The Eighties Club
The Politics and Pop Culture of the 1980s
"Rather in Tiananmen Square"
Anchors: Brokaw, Jennings, Rather and the Evening News
Robert Goldberg & Gerald Jay Goldberg (New York: Birch Lane Press, 1990)
Protesters blocking the army's advance into Tiananmen Square

Recently, TV journalism has undergone a major shift. Today, there's a new emphasis on foreign coverage. The startling events of the past year, in places as far-flung as Beijing and Berlin, have certainly played a huge role in this development.

If foreign news is expensive, nothing is more expensive than sending the anchor himself on the road, with his standard traveling entourage of fifty to one hundred reporters, producers, cameramen and technicians. But about two years ago, Rather, Jennings and Brokaw began regularly uprooting themselves from their studio settings to broadcast live from locations around the globe.

This change actually started in earnest near the end of 1988, with CBS's summit coverage from Moscow (including their prize-winning series of reports from the USSR entitled "Inside the Kremlin"). In early January 1989, CBS and ABC sent their anchors to Emperor Hirohito's funeral in Japan. Covering diverse aspects of Japanese society, Rather and Jennings presented a rich tapestry of information to their viewers.

The live transmissions used by all three networks from Japan were nothing new. The capacity to do these live "remotes," as they were called, had been in existence for over two decades, although for years it was infrequently used, mostly for conventions and space shots. But within the past two years a new idea had been percolating at the networks: There's nothing like getting the feel of a place, and nothing does that better than having an anchor on the scene.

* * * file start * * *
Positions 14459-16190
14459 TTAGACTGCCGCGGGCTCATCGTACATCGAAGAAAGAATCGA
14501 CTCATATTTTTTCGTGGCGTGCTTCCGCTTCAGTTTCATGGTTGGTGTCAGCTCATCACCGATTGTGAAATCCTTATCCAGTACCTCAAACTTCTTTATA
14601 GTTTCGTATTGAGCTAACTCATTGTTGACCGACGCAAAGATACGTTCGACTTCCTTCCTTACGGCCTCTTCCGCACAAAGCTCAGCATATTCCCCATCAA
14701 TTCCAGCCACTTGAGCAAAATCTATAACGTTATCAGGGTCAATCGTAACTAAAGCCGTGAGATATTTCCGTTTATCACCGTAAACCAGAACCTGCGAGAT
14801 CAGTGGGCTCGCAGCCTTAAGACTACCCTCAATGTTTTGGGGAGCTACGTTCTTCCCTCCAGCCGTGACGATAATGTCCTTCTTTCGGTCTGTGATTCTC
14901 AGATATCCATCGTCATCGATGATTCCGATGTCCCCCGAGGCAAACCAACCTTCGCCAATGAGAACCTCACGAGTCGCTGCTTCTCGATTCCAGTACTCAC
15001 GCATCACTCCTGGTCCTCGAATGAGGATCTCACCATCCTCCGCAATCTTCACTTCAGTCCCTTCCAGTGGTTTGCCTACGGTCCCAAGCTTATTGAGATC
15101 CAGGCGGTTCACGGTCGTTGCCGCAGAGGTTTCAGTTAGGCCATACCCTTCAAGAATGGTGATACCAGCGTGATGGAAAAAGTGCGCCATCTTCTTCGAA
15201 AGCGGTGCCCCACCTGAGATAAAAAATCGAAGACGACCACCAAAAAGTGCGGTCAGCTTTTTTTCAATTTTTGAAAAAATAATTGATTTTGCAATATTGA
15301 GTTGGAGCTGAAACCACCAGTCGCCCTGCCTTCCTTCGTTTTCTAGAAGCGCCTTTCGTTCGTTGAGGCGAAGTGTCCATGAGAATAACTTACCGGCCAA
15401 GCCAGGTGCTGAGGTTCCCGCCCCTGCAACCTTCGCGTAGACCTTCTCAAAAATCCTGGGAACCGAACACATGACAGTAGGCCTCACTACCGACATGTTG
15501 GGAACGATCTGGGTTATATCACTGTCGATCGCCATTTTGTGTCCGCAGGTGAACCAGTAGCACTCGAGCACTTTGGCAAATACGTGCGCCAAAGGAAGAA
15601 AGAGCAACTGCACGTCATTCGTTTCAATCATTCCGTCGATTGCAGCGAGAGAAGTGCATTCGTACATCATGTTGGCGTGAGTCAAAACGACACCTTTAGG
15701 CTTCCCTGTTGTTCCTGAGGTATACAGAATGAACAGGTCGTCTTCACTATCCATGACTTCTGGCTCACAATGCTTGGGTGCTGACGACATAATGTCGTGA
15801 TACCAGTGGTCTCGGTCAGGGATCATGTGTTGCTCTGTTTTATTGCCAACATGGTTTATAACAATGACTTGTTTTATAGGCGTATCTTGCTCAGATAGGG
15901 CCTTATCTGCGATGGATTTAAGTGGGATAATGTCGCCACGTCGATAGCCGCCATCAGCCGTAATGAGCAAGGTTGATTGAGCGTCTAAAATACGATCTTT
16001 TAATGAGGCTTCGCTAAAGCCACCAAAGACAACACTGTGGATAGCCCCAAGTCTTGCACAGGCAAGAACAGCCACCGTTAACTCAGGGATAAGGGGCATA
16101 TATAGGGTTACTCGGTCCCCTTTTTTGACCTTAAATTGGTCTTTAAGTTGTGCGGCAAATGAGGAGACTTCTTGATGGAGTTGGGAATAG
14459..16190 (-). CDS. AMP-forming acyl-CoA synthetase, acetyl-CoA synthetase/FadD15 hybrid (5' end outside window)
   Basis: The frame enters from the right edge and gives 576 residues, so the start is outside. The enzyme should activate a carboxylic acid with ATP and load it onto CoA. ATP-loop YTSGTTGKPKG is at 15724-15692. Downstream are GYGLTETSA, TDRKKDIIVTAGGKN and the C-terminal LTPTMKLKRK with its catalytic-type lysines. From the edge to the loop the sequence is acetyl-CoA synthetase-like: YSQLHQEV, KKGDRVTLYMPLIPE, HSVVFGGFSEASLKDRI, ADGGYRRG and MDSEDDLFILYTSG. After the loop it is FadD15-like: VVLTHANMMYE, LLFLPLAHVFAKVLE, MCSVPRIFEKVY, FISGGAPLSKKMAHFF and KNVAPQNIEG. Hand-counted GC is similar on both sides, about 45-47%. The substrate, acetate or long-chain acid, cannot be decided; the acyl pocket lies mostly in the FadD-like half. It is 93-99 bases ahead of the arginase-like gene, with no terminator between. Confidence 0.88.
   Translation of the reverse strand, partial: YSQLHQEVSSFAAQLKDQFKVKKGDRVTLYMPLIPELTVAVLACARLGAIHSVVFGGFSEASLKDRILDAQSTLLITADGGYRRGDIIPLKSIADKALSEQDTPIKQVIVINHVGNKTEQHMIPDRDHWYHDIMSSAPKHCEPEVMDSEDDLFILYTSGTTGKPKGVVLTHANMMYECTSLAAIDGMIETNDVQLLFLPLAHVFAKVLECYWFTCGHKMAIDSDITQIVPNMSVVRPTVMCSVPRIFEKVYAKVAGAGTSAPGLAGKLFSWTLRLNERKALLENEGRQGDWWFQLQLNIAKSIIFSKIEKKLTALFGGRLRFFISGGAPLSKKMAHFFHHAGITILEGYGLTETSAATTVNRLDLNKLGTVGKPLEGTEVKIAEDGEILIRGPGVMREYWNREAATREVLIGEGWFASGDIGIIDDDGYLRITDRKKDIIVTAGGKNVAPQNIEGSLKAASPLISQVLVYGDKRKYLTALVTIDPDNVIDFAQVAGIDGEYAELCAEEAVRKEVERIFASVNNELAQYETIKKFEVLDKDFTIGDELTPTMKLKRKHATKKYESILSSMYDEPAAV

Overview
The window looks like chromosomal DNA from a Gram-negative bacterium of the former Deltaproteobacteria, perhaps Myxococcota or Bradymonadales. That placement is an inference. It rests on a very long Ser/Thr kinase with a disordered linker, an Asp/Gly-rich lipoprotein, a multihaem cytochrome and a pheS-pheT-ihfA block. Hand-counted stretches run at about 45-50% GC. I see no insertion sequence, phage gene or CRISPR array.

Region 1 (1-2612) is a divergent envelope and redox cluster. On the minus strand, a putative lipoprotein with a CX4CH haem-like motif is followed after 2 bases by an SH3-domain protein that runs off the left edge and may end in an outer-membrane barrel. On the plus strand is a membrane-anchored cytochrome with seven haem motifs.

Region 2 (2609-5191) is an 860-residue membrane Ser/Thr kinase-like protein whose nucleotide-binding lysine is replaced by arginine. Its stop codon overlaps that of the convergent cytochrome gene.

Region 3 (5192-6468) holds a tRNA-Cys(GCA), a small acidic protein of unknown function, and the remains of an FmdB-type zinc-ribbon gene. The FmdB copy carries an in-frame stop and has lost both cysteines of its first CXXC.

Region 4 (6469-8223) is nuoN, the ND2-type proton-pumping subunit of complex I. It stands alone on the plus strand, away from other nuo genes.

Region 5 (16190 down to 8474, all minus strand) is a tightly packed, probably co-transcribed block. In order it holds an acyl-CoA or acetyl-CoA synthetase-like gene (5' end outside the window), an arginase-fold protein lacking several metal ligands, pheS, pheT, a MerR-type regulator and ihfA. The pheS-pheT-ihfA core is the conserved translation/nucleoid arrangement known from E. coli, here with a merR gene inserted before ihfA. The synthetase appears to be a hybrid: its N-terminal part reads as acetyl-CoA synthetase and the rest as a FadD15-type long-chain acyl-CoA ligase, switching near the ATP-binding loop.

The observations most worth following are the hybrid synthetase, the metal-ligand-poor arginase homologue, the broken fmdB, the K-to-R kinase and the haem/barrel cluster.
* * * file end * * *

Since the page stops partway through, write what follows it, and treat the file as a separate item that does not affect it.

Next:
Of course, anchors would never have left their studios had they not been driven out by network competition and aided by technological improvements. It was technology that made it possible to go on the road, to air a live broadcast from anywhere on earth. "We're much more capable of going to an unscheduled event live than five years ago," says ABC senior producer Steve Tello. "The technology has improved so greatly." There have been communications satellites orbiting the earth for thirty years . . . , but uplinks were generally not available unless one went to the government station.

The flyaway satellite dish has changed all that. "The flyaway dishes are smaller," says Tello, "and they break down to fit into fifteen to twenty suitcases. They fit on commercial airplanes, even smaller planes." The technicians simply open the cases, reassemble the parts and voila!, a ready-made satellite uplink.

Given this open and much larger stage, all three networks, of course, want to dominate it. Live international coverage has become the sine qua non, the latest measuring stick in a brutally competitive environment. Today when a story breaks anywhere on the planet, there is no substitute for the network news anchor being there live. Technology makes it possible. Competition makes it inevitable.